Your website is an essential aspect of your business. It might even be your primary source of revenue. When you experience an issue with your WordPress site, it can cause significant disruptions. This is enough to send anyone into a panic.
Fortunately, most of the common problems WordPress users face with their sites have simple solutions. Chances are, you can fix the error you’re experiencing quickly.
In this post, we’ll discuss how problems with your website can be disruptive to your business. Then we’ll walk you through five common WordPress errors and show you how to troubleshoot and resolve them. Let’s get started!
How website errors can disrupt your business
If you’re like most people, you rely on your WordPress site to manage and market your business. From conducting e-commerce operations to providing customer support, your website is a vehicle for delivering your products and services.
When your site goes down or certain pages aren’t loading properly, it can create a domino effect of problems for your business. In addition to negatively impacting user experience, website errors make it difficult and sometimes impossible to complete daily tasks.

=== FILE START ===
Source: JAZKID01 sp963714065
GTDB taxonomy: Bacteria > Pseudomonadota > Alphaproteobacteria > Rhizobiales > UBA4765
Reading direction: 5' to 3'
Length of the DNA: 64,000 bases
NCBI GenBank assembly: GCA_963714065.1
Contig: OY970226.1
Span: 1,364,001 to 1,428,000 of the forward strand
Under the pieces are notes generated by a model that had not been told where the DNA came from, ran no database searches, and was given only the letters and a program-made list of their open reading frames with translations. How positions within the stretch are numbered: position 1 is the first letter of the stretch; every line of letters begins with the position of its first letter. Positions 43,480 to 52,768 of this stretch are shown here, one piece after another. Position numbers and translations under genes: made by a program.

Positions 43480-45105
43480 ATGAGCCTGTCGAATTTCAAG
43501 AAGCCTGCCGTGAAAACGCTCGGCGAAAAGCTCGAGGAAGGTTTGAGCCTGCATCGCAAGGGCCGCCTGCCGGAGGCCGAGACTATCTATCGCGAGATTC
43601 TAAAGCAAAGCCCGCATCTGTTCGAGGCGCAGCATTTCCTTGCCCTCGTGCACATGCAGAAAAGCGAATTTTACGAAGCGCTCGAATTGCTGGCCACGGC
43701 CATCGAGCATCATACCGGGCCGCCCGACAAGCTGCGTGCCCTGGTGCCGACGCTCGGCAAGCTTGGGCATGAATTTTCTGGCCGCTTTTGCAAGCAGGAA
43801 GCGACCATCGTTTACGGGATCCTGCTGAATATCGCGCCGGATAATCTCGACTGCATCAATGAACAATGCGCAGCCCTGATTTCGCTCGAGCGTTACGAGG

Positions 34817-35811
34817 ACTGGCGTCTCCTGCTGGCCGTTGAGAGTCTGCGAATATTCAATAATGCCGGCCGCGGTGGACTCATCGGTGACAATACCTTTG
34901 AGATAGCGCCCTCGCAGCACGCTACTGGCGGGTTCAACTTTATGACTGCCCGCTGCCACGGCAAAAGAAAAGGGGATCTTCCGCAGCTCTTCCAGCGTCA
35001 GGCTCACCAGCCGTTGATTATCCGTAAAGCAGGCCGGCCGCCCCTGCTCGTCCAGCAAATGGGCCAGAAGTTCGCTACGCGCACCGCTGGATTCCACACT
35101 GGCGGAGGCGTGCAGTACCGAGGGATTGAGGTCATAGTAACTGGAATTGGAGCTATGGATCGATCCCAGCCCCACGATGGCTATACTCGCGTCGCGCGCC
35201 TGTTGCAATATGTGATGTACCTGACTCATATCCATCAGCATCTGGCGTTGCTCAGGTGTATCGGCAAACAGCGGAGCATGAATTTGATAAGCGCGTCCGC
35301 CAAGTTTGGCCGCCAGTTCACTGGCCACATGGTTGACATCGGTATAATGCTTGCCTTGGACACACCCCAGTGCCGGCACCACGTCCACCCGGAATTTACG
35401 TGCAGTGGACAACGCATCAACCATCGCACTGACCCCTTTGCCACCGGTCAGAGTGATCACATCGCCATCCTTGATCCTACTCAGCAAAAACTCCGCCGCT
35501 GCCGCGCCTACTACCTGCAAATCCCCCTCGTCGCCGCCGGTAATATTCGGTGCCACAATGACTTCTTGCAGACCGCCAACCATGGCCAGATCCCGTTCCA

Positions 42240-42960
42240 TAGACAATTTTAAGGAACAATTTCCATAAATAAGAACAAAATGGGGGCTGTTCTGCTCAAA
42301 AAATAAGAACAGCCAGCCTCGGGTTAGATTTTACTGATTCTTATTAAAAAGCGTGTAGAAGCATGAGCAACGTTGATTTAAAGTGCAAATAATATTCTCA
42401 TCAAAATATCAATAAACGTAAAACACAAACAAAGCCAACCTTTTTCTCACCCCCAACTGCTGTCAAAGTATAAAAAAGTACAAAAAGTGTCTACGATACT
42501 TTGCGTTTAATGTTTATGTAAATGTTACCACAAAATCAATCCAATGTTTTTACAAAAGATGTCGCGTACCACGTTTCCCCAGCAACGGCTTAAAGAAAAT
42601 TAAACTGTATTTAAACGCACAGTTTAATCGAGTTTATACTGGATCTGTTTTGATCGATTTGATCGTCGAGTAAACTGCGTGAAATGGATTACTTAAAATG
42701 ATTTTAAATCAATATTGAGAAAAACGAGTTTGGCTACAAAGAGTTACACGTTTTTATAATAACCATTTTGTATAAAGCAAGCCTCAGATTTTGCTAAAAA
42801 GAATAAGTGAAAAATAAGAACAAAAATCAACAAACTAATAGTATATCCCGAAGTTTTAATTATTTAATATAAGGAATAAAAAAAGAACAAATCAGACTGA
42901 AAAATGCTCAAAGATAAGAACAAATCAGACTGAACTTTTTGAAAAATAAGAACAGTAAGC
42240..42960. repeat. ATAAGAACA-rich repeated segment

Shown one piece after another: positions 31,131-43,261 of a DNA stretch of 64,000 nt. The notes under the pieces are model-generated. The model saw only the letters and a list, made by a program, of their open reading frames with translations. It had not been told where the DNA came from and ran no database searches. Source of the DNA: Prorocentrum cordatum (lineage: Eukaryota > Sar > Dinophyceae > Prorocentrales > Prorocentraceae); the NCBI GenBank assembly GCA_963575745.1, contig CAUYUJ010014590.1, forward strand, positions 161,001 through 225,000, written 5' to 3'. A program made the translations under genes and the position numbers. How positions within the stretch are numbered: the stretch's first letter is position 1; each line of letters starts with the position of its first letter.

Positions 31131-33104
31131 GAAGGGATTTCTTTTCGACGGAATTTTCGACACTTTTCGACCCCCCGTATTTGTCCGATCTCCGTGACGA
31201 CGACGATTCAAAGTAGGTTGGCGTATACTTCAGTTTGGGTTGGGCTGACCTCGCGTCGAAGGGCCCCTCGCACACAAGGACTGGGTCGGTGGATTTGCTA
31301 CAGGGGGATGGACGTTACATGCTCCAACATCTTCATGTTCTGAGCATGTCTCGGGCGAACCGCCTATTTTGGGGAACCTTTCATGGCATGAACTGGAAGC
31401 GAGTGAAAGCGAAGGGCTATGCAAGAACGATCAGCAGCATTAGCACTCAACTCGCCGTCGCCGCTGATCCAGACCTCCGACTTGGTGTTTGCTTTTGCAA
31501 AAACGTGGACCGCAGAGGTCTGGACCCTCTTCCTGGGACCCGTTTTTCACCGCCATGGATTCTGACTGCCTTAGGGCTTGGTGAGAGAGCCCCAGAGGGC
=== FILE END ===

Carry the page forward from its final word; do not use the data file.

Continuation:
WordPress is a powerful and (usually) high-performing platform. If it unexpectedly throws an error at you, there’s a reason behind it. The good news is, it’s probably one you can solve with just a little guidance.
5 common WordPress errors (and how to fix them)
Before troubleshooting for any error, it’s important to first create a backup of your site. That way, if something goes wrong while you’re attempting to resolve the issue, you’ll have a copy you can restore.
Once that’s out of the way, consider these five common types of WordPress errors and their quick fixes.
1. Parse or syntax errors
When it comes to WordPress, a parse or syntax error is a ‘good’ problem to have. The resulting message usually tells you exactly what’s causing the issue and where to go to fix it.
If you receive a syntax error message, it likely means there’s something wrong with your code. More specifically, it’s usually attributed to a missing punctuation mark or misuse of parentheses or brackets. The notification should tell you which file contains the problem, as well as which line it’s in:
In the example above, the syntax error message indicates the problem is in the functions.php file of the Twenty Sixteen theme. It also points to line 73 of the code.
To resolve this issue, you can locate and edit the file listed in the error message using a File Transfer Protocol (FTP) client such as FileZilla. If you’re unfamiliar with this method of accessing your site’s server, you might want to reference a guide from your web host.
Once you access the file and locate the line
This article was written by Will Morris and originally published on ManageWP.